This is, sadly, exactly what is happening today. Take the case of Lynch’s profoundly exciting and radical Mulholland Drive (2001). Any student of film, amateur or professional, beginner or veteran, can enumerate the ways in which it echoes elements from previous Lynch works like Blue Velvet (1986), Twin Peaks (1990-2017) or Lost Highway (1997). We can all trace the signature of Lynch and cohere his corpus, situating Mulholland Drive in his artistic evolution – the standard methodological moves of auteurism.

But: so what? These are such obvious insights they end up constituting a veritable blockage in critical discourse. They can’t release any new ideas, any constructive energy. I would rather hear about how the transformations in body and identity in Mulholland Drive relate to similar but different operations in Michael Snow’s *Corpus Callosum (2002) or Richard Linklater’s Waking Life (2001); or how the psychic tangle of sexuality, fantasy, violence, projection and denial in Lynch can help reciprocally illuminate these cultural complexes in Miike Takashi’s horror-thrillers or Abel Ferrara’s psychodramas.

But even that would not be going far enough. We need to make connections between movies in a way that doesn’t always depend on the presence of a legitimising name. We have to rediscover non-auteur movies! There are plenty of them around.

Change in cinema culture doesn’t happen just in writings and theories; the real displacements of the auteur can be seen on screen, especially in the most recent and interesting experimental, multi-media films, videos and installations.

Look, for instance, at the rise of specific forms of autobiography: self-portraiture, the diary film, and so on. On the one hand, we have sober self-portraits like de Manoel de Oliveira’s magisterial Porto of my Childhood (2001) or Naomi Kawase’s beautiful Embracing (1993), in which the auteur removes his or her literal, physical presence as far as possible and speaks in a fleeting, fragmentary way, through scattered places and traces – constituting multiple fictions or versions of identity.

On the other hand, the new digital technologies are allowing an extreme kind of self-regard, a confessional form that seemingly goes right under the dirty fingernails of the filmmaking–subject in order to finally dissolve the monolith of singular identity, as in Stephen Dwoskin’s masterpiece Intoxicated By My Illness (2002). We are far removed, in both these new forms, from either simple, apolitical narcissism or cute, intellectual exhibitionism. The auteur is mutating – but auteurism, for the moment, lags behind.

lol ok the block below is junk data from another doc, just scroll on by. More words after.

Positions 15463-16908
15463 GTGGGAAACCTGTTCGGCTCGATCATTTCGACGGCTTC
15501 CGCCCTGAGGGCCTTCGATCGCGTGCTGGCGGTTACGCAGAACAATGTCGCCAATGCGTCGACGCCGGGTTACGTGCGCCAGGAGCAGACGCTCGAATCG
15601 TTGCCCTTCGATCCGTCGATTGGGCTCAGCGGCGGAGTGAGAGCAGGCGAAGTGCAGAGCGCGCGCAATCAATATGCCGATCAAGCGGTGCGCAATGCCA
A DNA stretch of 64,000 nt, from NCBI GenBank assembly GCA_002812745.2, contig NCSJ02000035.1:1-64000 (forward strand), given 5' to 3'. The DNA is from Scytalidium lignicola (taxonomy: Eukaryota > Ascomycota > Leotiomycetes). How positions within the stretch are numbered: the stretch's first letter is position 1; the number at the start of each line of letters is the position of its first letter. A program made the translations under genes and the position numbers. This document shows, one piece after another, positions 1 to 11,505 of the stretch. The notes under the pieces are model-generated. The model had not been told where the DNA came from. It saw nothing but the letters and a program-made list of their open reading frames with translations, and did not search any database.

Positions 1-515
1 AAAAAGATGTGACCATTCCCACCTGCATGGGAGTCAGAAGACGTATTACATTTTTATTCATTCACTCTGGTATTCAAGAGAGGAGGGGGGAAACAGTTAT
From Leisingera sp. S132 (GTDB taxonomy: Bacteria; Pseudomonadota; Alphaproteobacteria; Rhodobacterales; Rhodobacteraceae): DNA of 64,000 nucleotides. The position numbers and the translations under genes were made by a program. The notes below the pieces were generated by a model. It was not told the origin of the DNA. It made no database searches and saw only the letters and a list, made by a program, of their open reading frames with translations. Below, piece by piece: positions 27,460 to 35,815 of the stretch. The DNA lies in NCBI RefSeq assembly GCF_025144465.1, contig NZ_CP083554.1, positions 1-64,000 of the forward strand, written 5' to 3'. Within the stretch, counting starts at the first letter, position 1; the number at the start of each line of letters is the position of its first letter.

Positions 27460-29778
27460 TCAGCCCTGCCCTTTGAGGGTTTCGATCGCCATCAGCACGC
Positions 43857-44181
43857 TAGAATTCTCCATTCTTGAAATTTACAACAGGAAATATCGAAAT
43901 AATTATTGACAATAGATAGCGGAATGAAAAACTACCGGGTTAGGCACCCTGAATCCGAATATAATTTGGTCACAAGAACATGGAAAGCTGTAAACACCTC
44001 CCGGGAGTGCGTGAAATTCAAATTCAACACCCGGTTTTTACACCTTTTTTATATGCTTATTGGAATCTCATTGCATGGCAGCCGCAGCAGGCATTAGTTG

Auteurism in cinema has always been about an intimate, often secret complicity – we in the audience feel ourselves privileged if we hear the silent voice, or receive the gesture, of the auteur, as if we have received a special gift. This is what Raymond Bellour once called the indirect aim of the auteur – and it depends precisely on this figure being, on some level, concealed before he or she can be revealed. The indirect aim is a useful way of thinking about all those directors – from the olden, golden days of the world’s studio systems to the experimental art of today – who are looking for inventive ways to get lost.

Today, in a culture where directors are forced to talk too much, reveal too much, always make their aims explicit and direct, I take heart from the example of one of my favourite auteurs, Terrence Malick: he has scarcely made a single public statement about his work since circa 1974.

Modern auteurs, in disappearing back into the film-text like that, in focusing not on themselves in any narrow sense but rather on the cinema itself as a site of transformation, can renew our charged, subterranean relations with this most hyper-visible of cultural forms.

© Adrian Martin March 2002

Film Critic: Adrian Martin